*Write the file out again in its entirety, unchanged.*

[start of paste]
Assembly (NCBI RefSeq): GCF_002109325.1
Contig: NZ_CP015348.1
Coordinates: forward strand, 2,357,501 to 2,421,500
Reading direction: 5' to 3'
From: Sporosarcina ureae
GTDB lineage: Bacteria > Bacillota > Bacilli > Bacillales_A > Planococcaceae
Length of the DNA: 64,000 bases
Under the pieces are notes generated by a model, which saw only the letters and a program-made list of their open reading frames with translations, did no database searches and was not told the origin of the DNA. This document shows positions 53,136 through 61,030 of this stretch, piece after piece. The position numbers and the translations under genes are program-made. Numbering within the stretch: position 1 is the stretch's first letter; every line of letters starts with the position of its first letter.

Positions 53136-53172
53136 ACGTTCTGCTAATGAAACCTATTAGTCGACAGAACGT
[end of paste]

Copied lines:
Assembly (NCBI RefSeq): GCF_002109325.1
Contig: NZ_CP015348.1
Coordinates: forward strand, 2,357,501 to 2,421,500
Reading direction: 5' to 3'
From: Sporosarcina ureae
GTDB lineage: Bacteria > Bacillota > Bacilli > Bacillales_A > Planococcaceae
Length of the DNA: 64,000 bases
Under the pieces are notes generated by a model, which saw only the letters and a program-made list of their open reading frames with translations, did no database searches and was not told the origin of the DNA. This document shows positions 53,136 through 61,030 of this stretch, piece after piece. The position numbers and the translations under genes are program-made. Numbering within the stretch: position 1 is the stretch's first letter; every line of letters starts with the position of its first letter.

Positions 53136-53172
53136 ACGTTCTGCTAATGAAACCTATTAGTCGACAGAACGT